Morphine self-administration produced different effects on the pyramidal neurons present in the motor and prelimbic areas examined. The basal dendritic arbors of pyramidal neurons in the prelimbic cortex were larger and longer, whereas in the motor cortex there was a decrease in size, length, and dendritic branching complexity. The spine density increased in both areas. Nevertheless, a 42% increase in the total number of spines in the prelimbic cortex was observed, whereas the total number of spines did not vary in the motor cortex (2782 in saline vs. 2787 in morphine self-administered rats). Moreover, the absence of a systematic correlation between the changes in structure of basal dendritic arbor and spine density indicates that these variables are regulated independently.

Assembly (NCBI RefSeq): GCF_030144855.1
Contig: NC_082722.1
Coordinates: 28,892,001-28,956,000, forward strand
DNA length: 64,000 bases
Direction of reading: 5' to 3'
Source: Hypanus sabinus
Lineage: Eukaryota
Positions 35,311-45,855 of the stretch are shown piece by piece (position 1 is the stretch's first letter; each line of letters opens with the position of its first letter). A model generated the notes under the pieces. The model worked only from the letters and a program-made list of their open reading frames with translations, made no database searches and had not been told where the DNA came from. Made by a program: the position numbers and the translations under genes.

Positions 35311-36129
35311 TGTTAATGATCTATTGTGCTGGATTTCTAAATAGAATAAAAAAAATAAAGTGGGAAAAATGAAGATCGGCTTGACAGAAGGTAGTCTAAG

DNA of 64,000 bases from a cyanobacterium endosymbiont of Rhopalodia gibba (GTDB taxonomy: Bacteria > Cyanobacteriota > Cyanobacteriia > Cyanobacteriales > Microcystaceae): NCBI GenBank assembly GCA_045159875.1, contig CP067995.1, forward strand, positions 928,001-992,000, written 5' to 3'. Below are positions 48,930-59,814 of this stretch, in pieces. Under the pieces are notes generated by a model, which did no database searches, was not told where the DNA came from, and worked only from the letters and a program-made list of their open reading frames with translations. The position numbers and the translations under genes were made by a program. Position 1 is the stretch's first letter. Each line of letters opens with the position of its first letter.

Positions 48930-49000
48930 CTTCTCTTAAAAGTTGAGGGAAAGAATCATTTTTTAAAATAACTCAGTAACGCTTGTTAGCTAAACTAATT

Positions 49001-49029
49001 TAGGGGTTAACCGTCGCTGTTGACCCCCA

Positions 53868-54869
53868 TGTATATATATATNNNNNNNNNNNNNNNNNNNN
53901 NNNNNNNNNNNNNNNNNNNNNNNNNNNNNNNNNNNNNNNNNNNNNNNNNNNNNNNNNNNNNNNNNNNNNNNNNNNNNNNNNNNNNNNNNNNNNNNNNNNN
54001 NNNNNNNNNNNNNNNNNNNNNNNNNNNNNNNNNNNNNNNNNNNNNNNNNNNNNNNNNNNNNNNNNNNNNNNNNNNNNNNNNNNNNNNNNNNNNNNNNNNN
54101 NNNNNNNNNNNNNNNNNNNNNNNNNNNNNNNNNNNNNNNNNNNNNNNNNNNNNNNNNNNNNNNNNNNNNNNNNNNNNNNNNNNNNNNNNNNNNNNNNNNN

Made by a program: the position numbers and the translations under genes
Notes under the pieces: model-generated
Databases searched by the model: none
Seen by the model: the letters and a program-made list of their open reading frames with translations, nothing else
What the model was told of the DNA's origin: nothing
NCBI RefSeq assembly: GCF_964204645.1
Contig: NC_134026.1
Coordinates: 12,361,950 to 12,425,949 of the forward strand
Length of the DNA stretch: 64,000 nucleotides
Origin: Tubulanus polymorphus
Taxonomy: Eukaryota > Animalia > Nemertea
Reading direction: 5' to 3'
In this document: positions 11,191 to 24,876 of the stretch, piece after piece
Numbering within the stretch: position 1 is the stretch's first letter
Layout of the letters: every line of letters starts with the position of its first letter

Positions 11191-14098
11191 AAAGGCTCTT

Different drugs of abuse have been seen to induce plastic changes in different regions of the rat brain related with reward, motivation, and learning (Robinson and Kolb 1999a, 1999b; Robinson and others 2001, 2002; reviewed in Robinson and Kolb 2004). Thus, morphine self-administration decreases spine density and branching in the basal and apical dendritic arbors of pyramidal neurons in layer V of the rat prelimbic cortex. These observations contrast with the results found here regarding the structure of the basal dendritic arbor of layer III pyramidal neurons in the prelimbic cortex and regarding the spine density of pyramidal neurons in both prelimbic and motor cortex. Over and above the variations that might be introduced by the different methods employed, there may also be other reasons that explain the differences observed and in particular, there are 2 factors that deserve further consideration. First, one must take into account the time at which the animals were sacrificed. Whereas we have sacrificed the rats immediately after the last session of morphine self-administration, the analysis of layer V pyramidal cells was carried out on animals sacrificed 1 month after the last dose of morphine administered. Consequently, the changes observed in those studies may be attributed to the long-lasting effects of morphine or to a readaptation to an environment without morphine, whereas any differences observed here are more readily attributable to the chronic effects of morphine. Second, it is possible that layer V pyramidal neurons are affected in a different manner to layer III pyramidal neurons or that the different rat strains analyzed (Sprague-Dawley rats vs. Lewis rats) may also have influenced the effects of morphine observed. In conclusion, it is difficult if not impossible to draw comparisons between studies that have examined different brain regions and neuronal populations, or distinct parts of dendrites (i.e., apical vs. basal).